or rougher.
Gang of Four's strongest suit is their
live act. This group is hot. I've had the
pleasure of catching them twice at the
Second Chance in the winter of '81 and
last summer on their Songs of the

The Ultimate 'Za'

The World's Largest Sicilian Pizza
aB -
A Benefit for the 1983 United Way Torch Fund

FRI., OCTOBER 21. 1983

$2.00 advance sales
$3.00 day of event
includes: pizza, salad,

* Michigan Union
. Ticket Office,
* 763-1107

Even though they didn't all make it to this photo session, there are at least four members of this gang.
Gang of Four will all be at St. Andrew's Hall in Detroit tonight.



Free tour at the Michigan Theater.
The show at the Michigan was the
"new" Gang of Four. With charter
members Gill, King and Burnham sup-
plemented by the just-added Sara Lee
on bass with two female vocalists. The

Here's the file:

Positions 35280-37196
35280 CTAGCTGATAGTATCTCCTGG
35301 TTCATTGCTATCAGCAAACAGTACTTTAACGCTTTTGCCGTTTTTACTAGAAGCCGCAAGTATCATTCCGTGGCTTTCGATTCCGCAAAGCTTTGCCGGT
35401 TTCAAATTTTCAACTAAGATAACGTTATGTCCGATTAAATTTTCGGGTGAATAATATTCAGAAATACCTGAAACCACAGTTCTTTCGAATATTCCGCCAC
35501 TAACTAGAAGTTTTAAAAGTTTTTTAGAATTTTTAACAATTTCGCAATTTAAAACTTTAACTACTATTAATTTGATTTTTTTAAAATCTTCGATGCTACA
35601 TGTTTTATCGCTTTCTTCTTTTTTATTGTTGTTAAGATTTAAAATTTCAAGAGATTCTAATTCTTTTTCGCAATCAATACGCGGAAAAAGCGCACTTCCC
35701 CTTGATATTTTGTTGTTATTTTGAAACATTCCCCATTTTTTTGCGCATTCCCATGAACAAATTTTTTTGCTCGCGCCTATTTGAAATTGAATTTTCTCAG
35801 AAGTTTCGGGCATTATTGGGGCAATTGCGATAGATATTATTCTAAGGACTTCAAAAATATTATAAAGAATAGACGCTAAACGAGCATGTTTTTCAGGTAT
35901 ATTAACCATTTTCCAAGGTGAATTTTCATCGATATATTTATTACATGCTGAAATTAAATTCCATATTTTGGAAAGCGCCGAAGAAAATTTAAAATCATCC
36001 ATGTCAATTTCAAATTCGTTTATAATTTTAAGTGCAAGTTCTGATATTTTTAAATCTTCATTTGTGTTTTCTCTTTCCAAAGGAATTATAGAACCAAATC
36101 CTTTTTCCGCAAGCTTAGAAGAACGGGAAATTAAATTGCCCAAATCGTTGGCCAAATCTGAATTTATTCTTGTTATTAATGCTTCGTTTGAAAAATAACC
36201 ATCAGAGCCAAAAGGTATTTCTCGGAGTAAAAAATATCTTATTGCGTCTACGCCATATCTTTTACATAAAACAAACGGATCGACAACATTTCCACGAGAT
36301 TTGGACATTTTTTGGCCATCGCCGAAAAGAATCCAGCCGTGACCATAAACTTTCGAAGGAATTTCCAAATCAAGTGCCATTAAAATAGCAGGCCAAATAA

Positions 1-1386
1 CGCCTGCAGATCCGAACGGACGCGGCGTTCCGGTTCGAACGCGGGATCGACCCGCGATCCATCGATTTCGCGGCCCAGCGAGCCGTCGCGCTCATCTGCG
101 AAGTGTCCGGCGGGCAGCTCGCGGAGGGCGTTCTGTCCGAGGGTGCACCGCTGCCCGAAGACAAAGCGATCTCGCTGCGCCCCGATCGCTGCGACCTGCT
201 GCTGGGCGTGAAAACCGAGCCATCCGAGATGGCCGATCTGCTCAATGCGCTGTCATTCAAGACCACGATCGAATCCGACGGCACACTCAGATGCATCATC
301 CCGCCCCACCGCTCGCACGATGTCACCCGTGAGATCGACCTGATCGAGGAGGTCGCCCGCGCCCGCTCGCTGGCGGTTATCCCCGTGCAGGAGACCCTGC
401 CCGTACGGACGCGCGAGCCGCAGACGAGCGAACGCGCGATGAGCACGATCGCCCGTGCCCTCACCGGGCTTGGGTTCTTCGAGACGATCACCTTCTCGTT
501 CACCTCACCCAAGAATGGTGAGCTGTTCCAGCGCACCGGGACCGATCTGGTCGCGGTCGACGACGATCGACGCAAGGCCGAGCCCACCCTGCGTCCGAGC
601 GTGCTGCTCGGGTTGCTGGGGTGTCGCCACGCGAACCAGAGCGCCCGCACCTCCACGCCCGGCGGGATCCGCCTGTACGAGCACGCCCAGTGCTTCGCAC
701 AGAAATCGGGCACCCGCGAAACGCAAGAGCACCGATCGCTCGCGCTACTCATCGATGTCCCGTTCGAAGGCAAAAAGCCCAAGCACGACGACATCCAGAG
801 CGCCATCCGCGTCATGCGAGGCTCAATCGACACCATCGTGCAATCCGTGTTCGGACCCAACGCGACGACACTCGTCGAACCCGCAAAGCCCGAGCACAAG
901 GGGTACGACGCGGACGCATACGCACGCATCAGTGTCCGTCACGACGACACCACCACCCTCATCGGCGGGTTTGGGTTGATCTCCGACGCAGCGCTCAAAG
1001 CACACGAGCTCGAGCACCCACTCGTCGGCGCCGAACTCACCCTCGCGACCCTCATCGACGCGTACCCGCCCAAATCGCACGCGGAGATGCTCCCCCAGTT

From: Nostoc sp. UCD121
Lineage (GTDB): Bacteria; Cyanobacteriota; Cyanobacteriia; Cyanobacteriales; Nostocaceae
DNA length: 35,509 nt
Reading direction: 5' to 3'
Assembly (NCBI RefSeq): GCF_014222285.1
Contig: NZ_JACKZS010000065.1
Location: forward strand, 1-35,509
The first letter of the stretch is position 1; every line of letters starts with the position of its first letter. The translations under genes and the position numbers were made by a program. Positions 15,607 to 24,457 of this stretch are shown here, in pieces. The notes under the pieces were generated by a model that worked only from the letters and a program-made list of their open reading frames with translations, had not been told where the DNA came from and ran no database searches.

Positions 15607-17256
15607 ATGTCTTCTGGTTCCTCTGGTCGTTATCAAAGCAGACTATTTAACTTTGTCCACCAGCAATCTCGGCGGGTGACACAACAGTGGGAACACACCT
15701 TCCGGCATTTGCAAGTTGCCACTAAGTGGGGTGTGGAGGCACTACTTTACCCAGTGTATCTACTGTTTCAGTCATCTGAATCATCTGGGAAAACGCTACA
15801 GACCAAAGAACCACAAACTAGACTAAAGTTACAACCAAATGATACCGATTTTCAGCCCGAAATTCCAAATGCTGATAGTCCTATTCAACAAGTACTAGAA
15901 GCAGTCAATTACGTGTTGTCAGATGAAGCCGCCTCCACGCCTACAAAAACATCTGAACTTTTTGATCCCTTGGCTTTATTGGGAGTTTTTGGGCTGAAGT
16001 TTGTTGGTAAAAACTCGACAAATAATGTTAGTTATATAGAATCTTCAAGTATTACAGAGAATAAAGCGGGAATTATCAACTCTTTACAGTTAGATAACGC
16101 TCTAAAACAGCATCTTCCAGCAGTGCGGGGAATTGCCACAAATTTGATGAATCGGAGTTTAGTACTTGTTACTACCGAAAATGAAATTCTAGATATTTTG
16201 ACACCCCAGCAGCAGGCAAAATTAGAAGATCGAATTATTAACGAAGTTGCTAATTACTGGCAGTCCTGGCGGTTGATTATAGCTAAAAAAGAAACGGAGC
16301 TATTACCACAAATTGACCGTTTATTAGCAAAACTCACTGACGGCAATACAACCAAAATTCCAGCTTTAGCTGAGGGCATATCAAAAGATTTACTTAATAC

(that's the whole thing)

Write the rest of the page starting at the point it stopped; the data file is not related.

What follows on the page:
changes were reminiscent of the
Talking Heads Remain in Light
period. The emphasis was on per-
cussion, with syndrums set all over the.
stage. Perhaps the axing of Burnham
can be lessened by the energy of the
Hard is a hot album, one of the best

released so far this fall. As a matter of
fact, Gang of Four has yet to release a
ture "dog." Their debut album, En-
tertainment, features sparse
arrangements with Andy's fighting
dinosaur guitars. For me their biggest
letdown was Solid Gold. It would
have been OK for any other band, but
these guys are much better than that
Between albums the Gang is one of

the bigwheels of the 12 inch single and
mini LP. With a catalogue of over 14
disks, only four are full long plays.
Some of their best material can be
found only on the minis.
This band saves its best for the live
gigs - when the band really burns. Even if
you've caught them before this should
be an interesting show. Change is the
Gang of Four's only constant.

Heroldg' Maude

6 eo O .4
4'e 0000
to tie~ig5 Ol

His hangups are Hilarious

October 20
Hill Auditorium
Tickets are $9.50 and
$8.50. Available at the
Michigan Union Ticket
Office and all CTC Outlets.
Call 763-2071. A Major
Events Presentation.
Some proceeds from this
concert will benefit